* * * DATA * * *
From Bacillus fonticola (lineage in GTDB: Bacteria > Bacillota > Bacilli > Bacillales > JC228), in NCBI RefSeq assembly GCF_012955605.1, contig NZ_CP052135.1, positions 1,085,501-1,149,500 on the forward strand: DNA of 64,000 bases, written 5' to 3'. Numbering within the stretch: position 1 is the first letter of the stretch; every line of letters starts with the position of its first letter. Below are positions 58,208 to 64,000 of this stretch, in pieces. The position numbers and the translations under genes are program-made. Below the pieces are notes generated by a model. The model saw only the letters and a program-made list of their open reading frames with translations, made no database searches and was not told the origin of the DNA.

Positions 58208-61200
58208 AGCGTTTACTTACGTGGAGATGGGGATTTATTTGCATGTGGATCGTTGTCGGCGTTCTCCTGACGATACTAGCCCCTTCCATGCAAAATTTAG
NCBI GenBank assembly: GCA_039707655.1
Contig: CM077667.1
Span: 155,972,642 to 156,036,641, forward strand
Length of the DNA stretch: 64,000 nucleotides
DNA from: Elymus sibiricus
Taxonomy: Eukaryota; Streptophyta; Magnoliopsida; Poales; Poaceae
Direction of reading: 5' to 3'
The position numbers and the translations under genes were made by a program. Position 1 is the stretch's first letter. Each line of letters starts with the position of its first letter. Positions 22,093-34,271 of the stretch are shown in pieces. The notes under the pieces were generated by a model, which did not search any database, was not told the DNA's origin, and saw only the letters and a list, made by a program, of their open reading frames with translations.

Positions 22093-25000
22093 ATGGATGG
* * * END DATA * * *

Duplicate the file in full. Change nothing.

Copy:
From Bacillus fonticola (lineage in GTDB: Bacteria > Bacillota > Bacilli > Bacillales > JC228), in NCBI RefSeq assembly GCF_012955605.1, contig NZ_CP052135.1, positions 1,085,501-1,149,500 on the forward strand: DNA of 64,000 bases, written 5' to 3'. Numbering within the stretch: position 1 is the first letter of the stretch; every line of letters starts with the position of its first letter. Below are positions 58,208 to 64,000 of this stretch, in pieces. The position numbers and the translations under genes are program-made. Below the pieces are notes generated by a model. The model saw only the letters and a program-made list of their open reading frames with translations, made no database searches and was not told the origin of the DNA.

Positions 58208-61200
58208 AGCGTTTACTTACGTGGAGATGGGGATTTATTTGCATGTGGATCGTTGTCGGCGTTCTCCTGACGATACTAGCCCCTTCCATGCAAAATTTAG
NCBI GenBank assembly: GCA_039707655.1
Contig: CM077667.1
Span: 155,972,642 to 156,036,641, forward strand
Length of the DNA stretch: 64,000 nucleotides
DNA from: Elymus sibiricus
Taxonomy: Eukaryota; Streptophyta; Magnoliopsida; Poales; Poaceae
Direction of reading: 5' to 3'
The position numbers and the translations under genes were made by a program. Position 1 is the stretch's first letter. Each line of letters starts with the position of its first letter. Positions 22,093-34,271 of the stretch are shown in pieces. The notes under the pieces were generated by a model, which did not search any database, was not told the DNA's origin, and saw only the letters and a list, made by a program, of their open reading frames with translations.

Positions 22093-25000
22093 ATGGATGG